Saving Pets’ Lives with Gabby’s Animal Rescue
Jun 21, 2017 11:00AM
By Kendra Kaiserman
To the Rescue
Story by Kendra Kaiserman
Photo courtesy of Gabby’s Animal Rescue
Gabrielle “Gabby” Enns has been running an animal rescue for as long as she can remember. As a kid, she would bring home any stray animal she would find on her way home from school. She would also save up her allowance to pay for necessary veterinary expenses for her rescued creatures. She even has a photo album with pictures of parrots on her shoulder or her nursing kittens. “I didn’t think I would have a rescue until much later in life,” says Enns, owner and founder of Gabby’s Animal Rescue in Visalia, but her dream became a reality when she started her website in 2011.
Gabby’s Animal Rescue, which gained nonprofit status last December, is a no-kill, no-profit rescue. They help people who can’t afford veterinary care with services such as spaying or neutering their animals. The goal is always “helping the community and animals in need,” Enns says. They also focus on pulling animals from the pound that are on “death row,” as Enns calls it, and finding them homes. In the last two years, they have become advocates for the feral cat coalition by becoming involved with trapping, fixing and releasing feral cats.
When animals come to Gabby’s Animal Rescue, they usually stay for at least three weeks. There is a two-week quarantine period and the animal “almost always has something and almost immediately starts treatment,” says Enns. If an owner surrenders the animal, however, “the process can be much shorter,” Enns says. If the animal has no health problems and is fixed, it can be up for adoption relatively quickly.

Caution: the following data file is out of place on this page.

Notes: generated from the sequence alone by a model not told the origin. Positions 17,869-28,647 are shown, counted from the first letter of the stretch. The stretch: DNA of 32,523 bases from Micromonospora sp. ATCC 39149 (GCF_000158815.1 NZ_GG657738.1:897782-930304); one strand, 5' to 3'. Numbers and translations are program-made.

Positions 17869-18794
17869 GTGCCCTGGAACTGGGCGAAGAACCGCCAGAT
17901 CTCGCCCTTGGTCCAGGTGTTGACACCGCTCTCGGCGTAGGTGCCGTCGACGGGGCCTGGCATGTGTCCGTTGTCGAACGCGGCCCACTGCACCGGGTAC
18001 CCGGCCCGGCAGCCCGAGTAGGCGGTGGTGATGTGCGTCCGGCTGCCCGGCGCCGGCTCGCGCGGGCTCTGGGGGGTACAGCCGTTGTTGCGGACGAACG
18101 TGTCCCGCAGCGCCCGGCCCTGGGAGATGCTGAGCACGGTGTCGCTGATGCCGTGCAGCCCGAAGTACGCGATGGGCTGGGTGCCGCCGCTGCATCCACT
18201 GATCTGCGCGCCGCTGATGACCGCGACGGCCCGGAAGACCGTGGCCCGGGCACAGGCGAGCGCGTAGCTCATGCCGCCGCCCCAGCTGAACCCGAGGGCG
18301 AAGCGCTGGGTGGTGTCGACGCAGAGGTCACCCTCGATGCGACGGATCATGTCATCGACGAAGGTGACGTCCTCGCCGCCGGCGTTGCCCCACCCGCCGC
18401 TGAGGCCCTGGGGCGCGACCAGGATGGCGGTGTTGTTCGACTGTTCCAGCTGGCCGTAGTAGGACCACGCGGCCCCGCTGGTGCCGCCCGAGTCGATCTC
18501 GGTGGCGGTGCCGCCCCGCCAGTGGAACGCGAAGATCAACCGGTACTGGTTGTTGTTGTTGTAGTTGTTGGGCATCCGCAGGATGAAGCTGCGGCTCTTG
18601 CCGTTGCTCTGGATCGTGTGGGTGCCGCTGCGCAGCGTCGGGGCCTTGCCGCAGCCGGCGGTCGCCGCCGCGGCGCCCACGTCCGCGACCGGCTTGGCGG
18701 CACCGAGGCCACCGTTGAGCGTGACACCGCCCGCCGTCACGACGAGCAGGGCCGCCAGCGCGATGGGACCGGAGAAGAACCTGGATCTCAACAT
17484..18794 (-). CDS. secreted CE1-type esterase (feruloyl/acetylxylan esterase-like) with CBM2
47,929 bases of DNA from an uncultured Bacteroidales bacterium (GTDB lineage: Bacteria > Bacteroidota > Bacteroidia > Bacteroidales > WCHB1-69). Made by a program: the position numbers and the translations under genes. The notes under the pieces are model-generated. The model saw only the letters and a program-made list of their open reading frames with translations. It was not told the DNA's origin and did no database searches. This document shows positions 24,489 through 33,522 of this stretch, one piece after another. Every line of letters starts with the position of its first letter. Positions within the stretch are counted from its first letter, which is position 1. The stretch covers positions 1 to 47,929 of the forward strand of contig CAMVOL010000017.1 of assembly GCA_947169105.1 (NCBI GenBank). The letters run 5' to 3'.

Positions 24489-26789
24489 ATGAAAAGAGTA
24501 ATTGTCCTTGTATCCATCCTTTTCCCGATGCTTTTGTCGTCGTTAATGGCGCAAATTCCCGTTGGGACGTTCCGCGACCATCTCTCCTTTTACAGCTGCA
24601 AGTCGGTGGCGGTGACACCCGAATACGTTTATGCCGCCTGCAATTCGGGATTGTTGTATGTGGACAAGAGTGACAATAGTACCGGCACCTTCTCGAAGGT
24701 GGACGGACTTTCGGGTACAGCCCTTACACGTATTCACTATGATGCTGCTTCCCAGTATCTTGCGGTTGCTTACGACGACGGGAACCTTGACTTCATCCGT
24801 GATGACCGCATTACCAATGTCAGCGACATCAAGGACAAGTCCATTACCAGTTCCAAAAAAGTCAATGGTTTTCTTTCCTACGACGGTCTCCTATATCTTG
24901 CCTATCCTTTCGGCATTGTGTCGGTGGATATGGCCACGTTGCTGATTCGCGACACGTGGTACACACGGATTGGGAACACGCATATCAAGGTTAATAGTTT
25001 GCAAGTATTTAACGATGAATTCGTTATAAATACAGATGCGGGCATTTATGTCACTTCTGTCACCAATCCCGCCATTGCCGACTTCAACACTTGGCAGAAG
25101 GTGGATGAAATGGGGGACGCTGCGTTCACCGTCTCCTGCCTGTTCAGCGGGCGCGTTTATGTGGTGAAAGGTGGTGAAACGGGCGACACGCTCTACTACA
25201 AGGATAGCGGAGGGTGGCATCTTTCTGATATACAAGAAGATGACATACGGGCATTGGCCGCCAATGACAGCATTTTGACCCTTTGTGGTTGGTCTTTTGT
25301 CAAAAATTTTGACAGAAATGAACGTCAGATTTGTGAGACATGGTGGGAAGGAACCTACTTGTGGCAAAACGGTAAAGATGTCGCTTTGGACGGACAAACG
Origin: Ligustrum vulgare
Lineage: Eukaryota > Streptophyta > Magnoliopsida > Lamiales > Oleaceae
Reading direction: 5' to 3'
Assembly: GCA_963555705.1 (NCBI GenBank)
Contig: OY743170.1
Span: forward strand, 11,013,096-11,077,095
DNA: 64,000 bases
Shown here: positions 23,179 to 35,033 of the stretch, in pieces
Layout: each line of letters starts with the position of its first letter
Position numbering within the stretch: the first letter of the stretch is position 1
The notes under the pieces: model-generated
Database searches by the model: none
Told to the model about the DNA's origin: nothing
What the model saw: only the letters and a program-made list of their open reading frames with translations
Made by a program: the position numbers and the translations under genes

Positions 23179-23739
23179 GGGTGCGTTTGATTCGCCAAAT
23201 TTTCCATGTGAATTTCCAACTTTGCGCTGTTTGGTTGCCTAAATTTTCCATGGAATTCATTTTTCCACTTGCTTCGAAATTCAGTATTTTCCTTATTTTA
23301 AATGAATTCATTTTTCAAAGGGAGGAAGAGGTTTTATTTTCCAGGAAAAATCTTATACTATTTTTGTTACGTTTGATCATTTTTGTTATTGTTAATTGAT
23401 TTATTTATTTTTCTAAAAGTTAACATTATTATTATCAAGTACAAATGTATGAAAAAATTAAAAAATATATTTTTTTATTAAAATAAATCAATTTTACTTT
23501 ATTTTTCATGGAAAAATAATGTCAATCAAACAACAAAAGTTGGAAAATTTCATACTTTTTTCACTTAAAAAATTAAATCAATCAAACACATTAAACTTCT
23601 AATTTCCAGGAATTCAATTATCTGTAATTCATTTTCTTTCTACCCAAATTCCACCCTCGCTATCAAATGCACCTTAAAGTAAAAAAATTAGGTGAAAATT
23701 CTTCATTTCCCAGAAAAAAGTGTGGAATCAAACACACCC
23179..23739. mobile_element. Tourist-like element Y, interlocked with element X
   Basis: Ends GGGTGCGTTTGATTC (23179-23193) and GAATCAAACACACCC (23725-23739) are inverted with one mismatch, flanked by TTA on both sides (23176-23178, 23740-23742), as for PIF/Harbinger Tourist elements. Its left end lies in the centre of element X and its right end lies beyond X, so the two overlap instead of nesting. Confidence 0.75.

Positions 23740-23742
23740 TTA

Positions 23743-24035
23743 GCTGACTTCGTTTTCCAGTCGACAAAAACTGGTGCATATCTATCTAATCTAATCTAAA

Gabby’s serves mostly dogs and cats, but occasionally rescues rabbits, chickens and horses. Her animal shelter has held 50 dogs in the past, but “that’s drastically gone down,” says Enns, as it now holds 10 dogs. “It all just depends on how many foster homes we have...I become the overflow tank, the dogs that did not work out in their foster home,” Enns says. As for cats, last year she was practically begging people to take them, and now she has between 60 and 90 in the stable foster homes.
“The best part is placing these animals in amazing homes and those families giving you updates,” Enns says. “The hardest part is losing them...I don’t give up."
“I love animals and my life is dedicated to saving them. I wouldn’t have it any other way. It’s a really hard job but it’s totally worth it,” Enns says.
Volunteers are welcome at Gabby’s Animal Rescue, and it is specifically in need of someone who can market for the rescue. Adopted animals receive a free health exam.
Gabby’s Animal Rescue
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